2 of my new friends at the Tay An pagoda, near Chau Doc
Time to catch up on my Mekong Delta
adventures as promised. After the Blue Cruiser boat took us from Phnom Penh to Chau Doc in some style, we settled into the very plush Victoria Chau Doc Hotel, graciously given a room each for Tim and myself by the management team and for our evening meal we wandered around town a little, eventually finding our target restaurant, Bay Bong. Pretty standard fare in my view but popular with the backpacking crowd that are making their way to Cambodia through the Delta. After a blissful night's sleep, with my window on the activity taking place on the Bassac River below, and a sumptuous buffet breakfast, we hired a couple of motos and their drivers, Yom and Mai, and headed west for our first foray into the Delta countryside. The memorial at Ba Chuc was our initial target, along a busy road past the foot of Sam Mountain and through the small town of Nha Ban. After thirty minutes we stopped at our first Khmer pagoda of the day, Wat Jin Jom and some banter with a group of young boys as the monks were seemingly absent. Turning right off the main road, we passed through tiny villages and gloriously green ricefields, stopping at a couple of pagodas, shouting hellos to schoolkids in their dozens, all riding bicycles and wearing identical school uniforms, before arriving at Ba Chuc village in just under two hours. The village of Ba Chuc was effectively wiped out in April 1978 when its population of 3,159 were murdered by invading Khmer Rouge insurgents, with only two survivors living to tell the tale. The village lies close to the border with Cambodia and suffered this terrible tragedy, which is remembered today with a memorial park. There were a couple of local tourist buses pulling in as we arrived, but they didn't stay long, walking around the memorial, saying silent prayers, lighting incense sticks, buying some of the food on offer and then back on the bus and away to their next stop. Tim and I took a bit longer, meeting one of the many Ho Chi Minh impersonators we would encounter on our trip - it's a popular look for older Vietnamese men; bald or thinning hair on top, with long wispy white beard - and also visited the room next door which acts as a museum with photos of the aftermath of the atrocity, murder weapons and wall maps. A sobering start to our exploration.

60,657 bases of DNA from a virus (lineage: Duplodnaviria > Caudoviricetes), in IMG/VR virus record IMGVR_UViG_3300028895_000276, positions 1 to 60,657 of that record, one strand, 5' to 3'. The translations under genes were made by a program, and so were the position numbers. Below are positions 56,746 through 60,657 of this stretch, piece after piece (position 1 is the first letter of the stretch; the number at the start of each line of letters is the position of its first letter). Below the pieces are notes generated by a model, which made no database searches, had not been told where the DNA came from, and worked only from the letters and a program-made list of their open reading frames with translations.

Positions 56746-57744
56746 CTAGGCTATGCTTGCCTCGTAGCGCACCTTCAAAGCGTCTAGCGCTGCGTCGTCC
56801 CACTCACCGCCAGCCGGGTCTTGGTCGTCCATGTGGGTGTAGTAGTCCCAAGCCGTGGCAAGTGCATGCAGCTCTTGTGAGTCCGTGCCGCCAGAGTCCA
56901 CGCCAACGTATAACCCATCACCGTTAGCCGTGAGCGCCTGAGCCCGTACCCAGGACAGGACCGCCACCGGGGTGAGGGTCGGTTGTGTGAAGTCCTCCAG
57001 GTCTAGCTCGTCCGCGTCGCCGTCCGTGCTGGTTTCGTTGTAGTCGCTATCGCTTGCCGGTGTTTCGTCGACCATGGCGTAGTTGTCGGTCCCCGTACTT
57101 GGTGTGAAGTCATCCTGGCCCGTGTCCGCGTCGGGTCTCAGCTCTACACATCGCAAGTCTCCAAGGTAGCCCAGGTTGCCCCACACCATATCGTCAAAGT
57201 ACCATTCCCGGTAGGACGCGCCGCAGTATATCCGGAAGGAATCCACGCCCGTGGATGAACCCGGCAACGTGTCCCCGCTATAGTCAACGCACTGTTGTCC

At the disused wooden pagoda at Wat Thlung we had our first of what would become numerous sit-down and chat sessions with all of the 30-odd monks that reside at the Khmer pagoda. Our few words of Khmer went a long way and finding one of the monks who spoke reasonable English was a big help. They were a fun bunch and their humour infectious. We were now heading back towards Chau Doc, stopping at other pagodas, a war memorial with what seemed like thousands of war graves, arriving once more at the foot of Sam Mountain, where we pulled in for lunch opposite one of the tombs that dot the hillside. All very local, identified by pointing at what looked like chicken and pork in the kitchen area, that doubled up as the owner's living room. After a bite to eat, we paid our respects at the tomb of Thoai Ngoc Hau, a 19th century official who built the main Vinh Te canal in the area, before moving onto the temple of Lady Chua Xu, which was awash with pilgrims, and finished at the Tay An pagoda. All of them were a mix of Chinese, Buddhist and Vietnamese influences and difficult to appreciate the various statues and guardians without a knowledgeable guide, which we didn't have. Nevertheless, everyone seemed keen to welcome us at what is the most obvious spot for visitors, as its only a few kilometres from Chau Doc town. We took a couple of different motos to the top of the mountain - I think its a moto-mafia deal though my driver indicated his moto wouldn't make it up the steep track - for a great view of the surrounding countryside and also called into a hilltop estate of bungalows that are owned by the Victoria Hotel group but have yet to be tidied up and opened to the public. An interesting garden of stone sculptures caught our eye on the way back into town, arriving back at 4pm in time to test out the hotel's riverview swimming pool and then out to dinner at the Mekong restaurant, which turned out to be very Fawlty Towers-like in their level of service, ending with a torrential rainstorm to wrap up our first full day in the Mekong Delta.
Our 1st pagoda stop of the day at Wat Jim Jom One of the traditional Buddhist wall paintings at the pagoda of Wat Soai Chek Wat Soai Chek, another Khmer pagoda about 15kms from Ba Chuc The lush green ricefields of the province of Tri Ton The war graves in a military cemetery en route to Chau Doc A bust of Thoai Ngoc Hau, a revered local official, inside the temple that bears his name on Sam Mountain The Chinese-influenced pagoda at Tay An on Sam Mountain The flooded delta area surrounding Sam Mountain Green fields and water as we peer towards Cambodia from the top of Sam Mountain My motodop Yom after our day out in the countrysideTim gets friendly with the monks at Wat Thlung near Ba Chuc
Labels: Chau Doc, Mekong Delta, Vietnam